Back to the Articles Page


An Unmarried Woman

Homefront's Jessica Steen Finds Value in Playing a 1940's Spinster

By Irene S. Krause

ON HOMEFRONT, CANADIAN ACTRESS Jessica Steen portrays Linda, an unmarried file clerk in her mid-20s who resides with her family in the fictional city of River Run, Ohio. While Linda's marital status would hardly raise an eyebrow today, the series takes place in 1947, when a woman of her description would have been considered an old maid. It's a label Steen seems proud of.

"The show's idea of Linda, and mine, is that she's pretty independent and kind of likes doing her own thing and isn't particularly taken with the idea of settling down and being the wife at home," says Steen. 'I don't think many men were hip to that in that day and age. So she ends up probably being single for the most part. I think men will come and go but she's not going to look to be settled, which I like about her. Everyone on the show is involved in some love triangle ... it seems to be the general trend. And I think there are a lot of single women and men in the world, and they don't need to think that being in a couple is the only way to get through life. There's some strength in your career and yourself, and I think that's good."

Last season Linda found strength as a union organizer at the Sloan plant; this season, with the union issue pretty much settled, she takes on a second job at a newspaper after it publishes an editorial she wrote about the post-World War II housing sho rtage. (Linda witnessed the Sloans fire a worker who, having no place to live, was sleeping at the plant.) "After seeing the letter in the paper, she gets all fired up and starts thinking maybe they can start giving her assignments," she says. "So they take her on as a proofreader." Look for Linda's editor at the paper to be one of the men who come and go. "I think she has an affair," says Steen, who says she doesn't know if Linda is a virgin. "That was a question when Mike Sloan Jr. was killed how involved were they before he got involved with Gina (his Italian war bride, played by Giuliana Santini)? That was a personal choice of my own that nobody knows whether they did or didn't."

While Homefront employs a researcher "who has everything you've ever wanted to do or see or know about the era," Steen gets into Linda's psyche by talking to her grandmother ' and great-aunt, sisters who came of age post-World War H. "They did different things in life. My grandmother went to library school and got married. My great-aunt never really found someone she clicked with, and she really enjoyed working. So rather than just, marry somebody who was there and interested in her, she chose to go on with her life. "For me, she's a great role model for Linda," says Steen. "During hiatus I went home to Toronto and videotaped the three of them, my grandfather included, just chatting. We looked at the old pictures in the shoebox. It was great to go over all their me mories and things that were going on and, "Oh, remember this and that?" They love the show. I've said to them, "Do you see things that aren't right?" and they say no. They get right in with it and they enjoy going back to the time of the '40s."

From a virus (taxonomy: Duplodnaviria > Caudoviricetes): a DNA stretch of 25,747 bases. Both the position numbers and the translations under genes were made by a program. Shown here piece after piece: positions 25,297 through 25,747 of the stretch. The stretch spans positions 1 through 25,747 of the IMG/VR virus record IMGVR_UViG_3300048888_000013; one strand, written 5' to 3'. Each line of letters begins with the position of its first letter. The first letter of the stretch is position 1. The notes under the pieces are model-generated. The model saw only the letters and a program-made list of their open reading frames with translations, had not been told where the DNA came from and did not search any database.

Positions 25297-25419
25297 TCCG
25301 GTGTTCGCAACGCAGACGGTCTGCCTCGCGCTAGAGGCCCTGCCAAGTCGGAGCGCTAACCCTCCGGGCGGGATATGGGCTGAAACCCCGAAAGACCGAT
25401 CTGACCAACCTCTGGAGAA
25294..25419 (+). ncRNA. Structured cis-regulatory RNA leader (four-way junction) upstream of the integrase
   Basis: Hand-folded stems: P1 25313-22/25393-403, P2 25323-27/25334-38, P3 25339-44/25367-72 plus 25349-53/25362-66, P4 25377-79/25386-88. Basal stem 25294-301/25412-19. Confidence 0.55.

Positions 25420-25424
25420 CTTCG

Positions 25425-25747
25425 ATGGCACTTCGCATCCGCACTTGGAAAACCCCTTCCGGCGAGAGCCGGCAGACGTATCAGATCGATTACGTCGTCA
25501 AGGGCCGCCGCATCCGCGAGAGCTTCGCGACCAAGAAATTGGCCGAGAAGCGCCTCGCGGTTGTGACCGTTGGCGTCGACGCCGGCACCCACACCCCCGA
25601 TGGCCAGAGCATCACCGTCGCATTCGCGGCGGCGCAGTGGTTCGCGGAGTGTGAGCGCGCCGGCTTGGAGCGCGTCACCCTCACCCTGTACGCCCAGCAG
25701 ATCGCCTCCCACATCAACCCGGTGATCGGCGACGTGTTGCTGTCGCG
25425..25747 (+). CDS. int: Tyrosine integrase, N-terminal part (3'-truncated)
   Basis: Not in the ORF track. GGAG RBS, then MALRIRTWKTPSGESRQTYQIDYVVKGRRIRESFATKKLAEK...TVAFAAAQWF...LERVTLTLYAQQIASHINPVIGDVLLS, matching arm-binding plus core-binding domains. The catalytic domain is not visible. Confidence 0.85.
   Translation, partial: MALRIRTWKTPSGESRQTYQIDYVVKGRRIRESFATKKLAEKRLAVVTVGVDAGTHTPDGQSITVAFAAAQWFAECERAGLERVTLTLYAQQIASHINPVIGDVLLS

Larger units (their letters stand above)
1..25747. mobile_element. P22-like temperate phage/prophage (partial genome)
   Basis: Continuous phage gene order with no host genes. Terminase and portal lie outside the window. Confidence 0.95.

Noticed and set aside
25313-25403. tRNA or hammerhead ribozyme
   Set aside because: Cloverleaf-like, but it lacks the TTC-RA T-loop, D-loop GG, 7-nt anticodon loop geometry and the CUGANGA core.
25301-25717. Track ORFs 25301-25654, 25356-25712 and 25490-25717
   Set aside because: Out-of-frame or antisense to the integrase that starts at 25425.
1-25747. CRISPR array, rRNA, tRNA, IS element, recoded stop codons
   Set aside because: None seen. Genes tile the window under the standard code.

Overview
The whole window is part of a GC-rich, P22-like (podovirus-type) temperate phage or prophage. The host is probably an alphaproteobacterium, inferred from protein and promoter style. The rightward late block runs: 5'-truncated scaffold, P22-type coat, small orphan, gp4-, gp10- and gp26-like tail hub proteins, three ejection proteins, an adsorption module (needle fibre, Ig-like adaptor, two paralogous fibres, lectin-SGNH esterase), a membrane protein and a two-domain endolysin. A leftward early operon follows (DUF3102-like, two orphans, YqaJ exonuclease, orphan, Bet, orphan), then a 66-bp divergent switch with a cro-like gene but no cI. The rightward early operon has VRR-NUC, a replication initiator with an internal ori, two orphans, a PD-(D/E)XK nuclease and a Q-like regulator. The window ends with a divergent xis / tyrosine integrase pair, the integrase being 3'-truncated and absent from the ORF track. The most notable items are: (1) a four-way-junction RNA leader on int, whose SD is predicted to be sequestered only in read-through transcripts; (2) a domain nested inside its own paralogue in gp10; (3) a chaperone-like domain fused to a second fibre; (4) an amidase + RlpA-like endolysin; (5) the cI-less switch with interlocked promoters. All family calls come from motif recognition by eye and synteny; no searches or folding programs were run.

If Steen's grandparents and great-aunt are her inspiration for Linda, then her parents are her nspiration as a performer. The daughter of an actress and a director, show business "has always been around. I started early but didn't really get into it for myself, because both my parents were reluctant to point me toward the entertainment business. So by the time I got off and running on my own I was probably in mid-high school. I caught the bug then, I guess."

In addition to such Canadian-produced films as Flying, Steen's American-based credits include the motion picture Sing and the soap Loving, which she appeared on in 1990, filling in for Noelle Beck (who was on maternity leave) as Trisha. "I had never done anything soapish," recalls Steen. As Trisha was expecting at the time, "I jumped in with a big pillow belly and went forth" into a fairly depressing storyline. "The first day we shot, Trisha's grandfather died, the second day her father was arreste d, her husband was acquitted and the next day she and her father got into a huge argument. Trisha goes into labor, the baby dies. Then there was this funeral, then she was arrested. I mean, on every page there was this monumental thing." (Last season Steen was pleasantly surprised to learn that co-star Alexandra Wilson, who played Homefront's ill-fated Sarah Metcalf, had previously been on Loving as April Hathaway.)

Although most publications (SOAP OPERA WEEKLY included) have classified Homefront as a prime-time soap, the series' producers are skittish about that description; according to the Homefront spokesman, the show wants to be known this season as a romant ic comedy." Steen is neutral on this matter, but says, "If you tuned in on a single basis, I think you would be captivated and interested and not so much in the dark that you wouldn't want to stick with it. Definitely it's an ongoing story; that's the wa y you keep viewers. And in that way, it is continuing stories, like one chapter after another of a book you can't put down. So I don't know. People have carried different ideas of what a soap is."

Steen, who is single and has a steady boyfriend, hopes Homefront will continue to feature reality based issues in addition to romantic triangles. "I'm proud to work on a show that makes people think about the way they see things and how they make decisions in their lives." She feels it's important to stress "the 'single' issue - single women feeling proud of themselves and not feeling like they're missing something if they're not in love. If Linda can in any way give people the strength to go forward and be bold and have confidence in what they're doing with their lives, then that's what I hope to say."

Back to the Articles Page

Last update: November 1, 2000 3:39 AM